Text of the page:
In the last week we’ve been witness to anti-Zionist Jewish groups organizing in Washington against Israel’s right to defend its citizens in the aftermath of the mass murder by Hamas death squads of 1,400 Israelis and other nationals. Whether the misnamed Jewish Voice for Peace on the extreme Left or the Neturei Karta of the fundamentalist Right these Jewish anti-Zionists have become willing tokens for the annihilationist antisemitism of Hamas and other radical Islamist terror groups.
Anti-Zionist Jews rightly claim that anti-Zionism was always present in the Jewish world. However, while before 1939 anti-Zionism was a theoretical argument among Jews, by 1945 the material basis of Jewish existence was forever changed beyond recognition by the Holocaust. After Israel’s establishment in 1948 the debate is no longer theoretical. After 75 years of existence and growth, of fighting off Arab armies with an eliminationist intent, of combating Palestinian ultra-nationalist and Islamist terrorism, and taking its rightful and recognized place in the international community, Israel – with some 48% of the world’s Jewish population (7.3 million) – is a reality.
To talk about dismantling Israel creates an extremely dangerous situation for half of the Jewish people. The events of two weeks ago should put such doubts to rest. We now know what Hamas and its supporters (active or tacit) in the West mean when they chant “Palestine will be free from the River to the Sea.” They want a “free Palestine” that is Judenfrei (“Jew-free”) to use the language of an earlier annihilationist ideology that very nearly succeeded.
Anti-Zionism means disempowering the Jews, a historically powerless and oppressed people. It would place us back into the extremely vulnerable condition of everywhere being a minority dependent on the goodwill and tolerance of majorities. If the Shoah taught us anything, that is not reasonable. It would be a fundamentally antisemitic result.
Non-Jews who seek this are promoting antisemitism. Too often their “advocacy” utilizes antisemitic tropes as we’ve just seen on the streets of London, New York, San Francisco, Berlin, Sydney and on many university campuses.
Anti-Zionist Jews are engaged in a fantasy Rabbi Yitz Greenberg calls the “innocence of powerlessness.” They want a moral purity they believe existed before we took state power. They believe we will be better liked and appreciated by the larger non-Jewish world if we are powerless. They want the moral purity of victimhood, the moral innocence of passive martyrdom. They believe it enhances our moral standing in progressive anti-racist spaces. They do not want to engage in the difficult moral ambiguities of exercising state power, which is what it means to be empowered.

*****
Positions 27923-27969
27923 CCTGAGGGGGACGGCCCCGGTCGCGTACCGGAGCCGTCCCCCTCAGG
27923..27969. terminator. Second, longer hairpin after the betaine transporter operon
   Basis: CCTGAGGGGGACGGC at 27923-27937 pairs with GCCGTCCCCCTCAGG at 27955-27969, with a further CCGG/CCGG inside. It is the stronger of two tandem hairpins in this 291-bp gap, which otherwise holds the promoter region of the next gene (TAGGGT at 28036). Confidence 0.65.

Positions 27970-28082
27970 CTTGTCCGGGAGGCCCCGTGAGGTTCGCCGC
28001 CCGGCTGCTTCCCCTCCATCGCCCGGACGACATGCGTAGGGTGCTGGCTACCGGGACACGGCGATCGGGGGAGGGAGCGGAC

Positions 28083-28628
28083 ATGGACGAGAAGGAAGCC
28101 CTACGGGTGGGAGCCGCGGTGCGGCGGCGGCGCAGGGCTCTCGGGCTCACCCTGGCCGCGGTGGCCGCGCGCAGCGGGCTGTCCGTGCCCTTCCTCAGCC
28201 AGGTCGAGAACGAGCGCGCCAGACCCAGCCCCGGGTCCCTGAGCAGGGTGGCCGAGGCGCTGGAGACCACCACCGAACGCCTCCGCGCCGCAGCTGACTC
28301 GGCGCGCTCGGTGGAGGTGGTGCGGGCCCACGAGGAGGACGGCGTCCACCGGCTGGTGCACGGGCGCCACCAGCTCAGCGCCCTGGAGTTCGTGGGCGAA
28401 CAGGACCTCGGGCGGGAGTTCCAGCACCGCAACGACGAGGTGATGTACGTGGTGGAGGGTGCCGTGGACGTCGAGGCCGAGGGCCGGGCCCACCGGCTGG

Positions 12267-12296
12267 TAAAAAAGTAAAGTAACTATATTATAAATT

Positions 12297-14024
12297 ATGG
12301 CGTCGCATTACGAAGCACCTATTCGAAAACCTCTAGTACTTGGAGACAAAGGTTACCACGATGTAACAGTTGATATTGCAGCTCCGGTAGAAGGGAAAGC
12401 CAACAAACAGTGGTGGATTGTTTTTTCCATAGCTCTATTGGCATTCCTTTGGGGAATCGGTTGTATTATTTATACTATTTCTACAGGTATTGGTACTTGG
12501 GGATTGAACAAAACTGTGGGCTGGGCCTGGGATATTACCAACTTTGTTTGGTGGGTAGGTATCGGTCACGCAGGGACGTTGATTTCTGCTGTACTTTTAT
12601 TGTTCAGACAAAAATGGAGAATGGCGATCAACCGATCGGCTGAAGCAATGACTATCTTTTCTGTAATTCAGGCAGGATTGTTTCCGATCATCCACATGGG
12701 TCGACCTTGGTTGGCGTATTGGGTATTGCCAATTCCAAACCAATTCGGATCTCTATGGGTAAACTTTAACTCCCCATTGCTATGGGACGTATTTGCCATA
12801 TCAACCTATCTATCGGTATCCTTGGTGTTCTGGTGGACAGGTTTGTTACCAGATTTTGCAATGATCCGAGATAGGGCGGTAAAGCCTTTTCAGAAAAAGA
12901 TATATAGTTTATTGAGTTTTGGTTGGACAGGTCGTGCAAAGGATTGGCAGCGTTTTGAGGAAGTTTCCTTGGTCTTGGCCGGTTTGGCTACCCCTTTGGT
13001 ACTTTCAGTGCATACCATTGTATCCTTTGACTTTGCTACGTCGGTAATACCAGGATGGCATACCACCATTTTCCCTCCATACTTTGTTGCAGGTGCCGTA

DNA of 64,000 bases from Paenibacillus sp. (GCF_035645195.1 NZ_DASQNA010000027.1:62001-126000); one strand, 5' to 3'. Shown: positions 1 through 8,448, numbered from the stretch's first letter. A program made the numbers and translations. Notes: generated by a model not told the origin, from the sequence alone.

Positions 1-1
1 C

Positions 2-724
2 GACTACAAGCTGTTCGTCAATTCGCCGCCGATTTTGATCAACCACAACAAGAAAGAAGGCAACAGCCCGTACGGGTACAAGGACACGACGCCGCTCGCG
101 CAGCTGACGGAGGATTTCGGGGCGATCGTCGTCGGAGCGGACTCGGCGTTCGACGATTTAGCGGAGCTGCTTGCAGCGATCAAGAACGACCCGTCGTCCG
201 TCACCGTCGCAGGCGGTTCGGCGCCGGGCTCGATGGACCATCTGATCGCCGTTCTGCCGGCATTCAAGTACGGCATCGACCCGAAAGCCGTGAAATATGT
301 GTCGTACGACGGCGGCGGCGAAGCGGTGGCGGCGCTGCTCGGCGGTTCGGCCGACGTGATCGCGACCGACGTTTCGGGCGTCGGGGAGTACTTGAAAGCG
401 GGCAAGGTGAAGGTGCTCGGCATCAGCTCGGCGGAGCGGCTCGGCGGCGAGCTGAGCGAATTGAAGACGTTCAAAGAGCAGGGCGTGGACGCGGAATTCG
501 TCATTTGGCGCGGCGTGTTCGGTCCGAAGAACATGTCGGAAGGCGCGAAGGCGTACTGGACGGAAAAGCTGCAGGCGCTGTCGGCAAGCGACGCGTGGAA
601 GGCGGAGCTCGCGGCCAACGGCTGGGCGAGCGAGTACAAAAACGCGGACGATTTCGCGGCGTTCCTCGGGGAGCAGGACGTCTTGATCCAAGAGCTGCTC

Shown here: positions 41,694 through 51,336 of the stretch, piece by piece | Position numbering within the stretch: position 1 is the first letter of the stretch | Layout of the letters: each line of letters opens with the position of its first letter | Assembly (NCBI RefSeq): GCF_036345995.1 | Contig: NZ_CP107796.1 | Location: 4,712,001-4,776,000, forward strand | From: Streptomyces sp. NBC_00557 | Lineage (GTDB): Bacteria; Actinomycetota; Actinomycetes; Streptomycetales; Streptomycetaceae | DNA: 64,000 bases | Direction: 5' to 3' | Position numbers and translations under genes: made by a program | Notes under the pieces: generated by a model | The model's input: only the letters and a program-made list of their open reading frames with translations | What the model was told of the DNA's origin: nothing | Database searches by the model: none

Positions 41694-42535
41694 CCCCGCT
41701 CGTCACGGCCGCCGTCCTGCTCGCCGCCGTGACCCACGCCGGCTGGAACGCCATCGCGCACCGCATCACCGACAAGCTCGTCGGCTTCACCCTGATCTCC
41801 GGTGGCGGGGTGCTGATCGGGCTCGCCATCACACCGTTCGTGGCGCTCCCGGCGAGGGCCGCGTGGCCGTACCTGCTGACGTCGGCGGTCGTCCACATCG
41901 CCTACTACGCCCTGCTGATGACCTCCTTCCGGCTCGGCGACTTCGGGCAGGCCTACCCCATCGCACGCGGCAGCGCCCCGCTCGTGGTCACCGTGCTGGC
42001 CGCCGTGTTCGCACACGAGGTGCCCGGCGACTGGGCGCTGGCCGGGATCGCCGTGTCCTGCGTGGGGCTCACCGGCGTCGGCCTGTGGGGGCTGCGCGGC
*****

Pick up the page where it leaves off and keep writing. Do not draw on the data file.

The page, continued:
As Greenberg puts it, while power corrupts, and absolute power corrupts absolutely, “absolute powerlessness corrupts the most.” Tracing back Jewish history and theological development, Greenberg speaks of the “ethic of powerlessness” that developed after the destruction of the Second Temple, a belief “that God is with the [Jewish] people in exile and there is no need to revolt.” This “ethic of powerlessness is relatively pure ethically, because it is unchecked by the needs of power politics or daily political reality. That, too, became part of the Jewish ethic, side by side with a focus on passivity. This period came to its tragic reduction ad absurdum in the catastrophic Jewish powerlessness of the Holocaust.”
To be so absolutely powerless as to face complete annihilation is not a moral choice. It may “look good” in what Dara Horn has identified as “people loving dead Jews” since it allows them to weep for our dead. But this fascination with dead Jews is little comfort to living Jews facing the annihilationist antisemitic ideology of radical Islamism that was itself influenced by Nazism. How else to understand Hamas that relies on the “Protocols of the Elders of Zion” for its “analysis” of Jewish empowerment in the State of Israel.
Anti-Zionist Jews also bring their personal Jewish anxieties about Israel’s moral failings (real, exaggerated or imagined) into non-Jewish anti-racist spaces, and inadvertently feed into the generation and validation of the anti-Jewish antagonisms and stereotypes that are woven deeply into the fabric of Western civilizations. They have even weaponized these stereotypes to further their own extremist agenda to disempower the Jewish people.
We must understand anti-Zionism as a fundamentally antisemitic ideology even when espoused by some Jews. It advocates an outcome of leaving Jews vulnerable once again to genocide. The precedent was set, it could happen again if we are left incapable of physically defending ourselves. If nothing else, Hamas’s mass murdering death squads unmistakably demonstrated this intent.
None of this should stand in the way of seeking a just solution to the conflict with the Palestinians. But, if that means ending the right of the Jewish people to national self-determination in at least part of our ancestral homeland, that is the opposite of a just solution. It is fundamentally unjust and wholly antisemitic.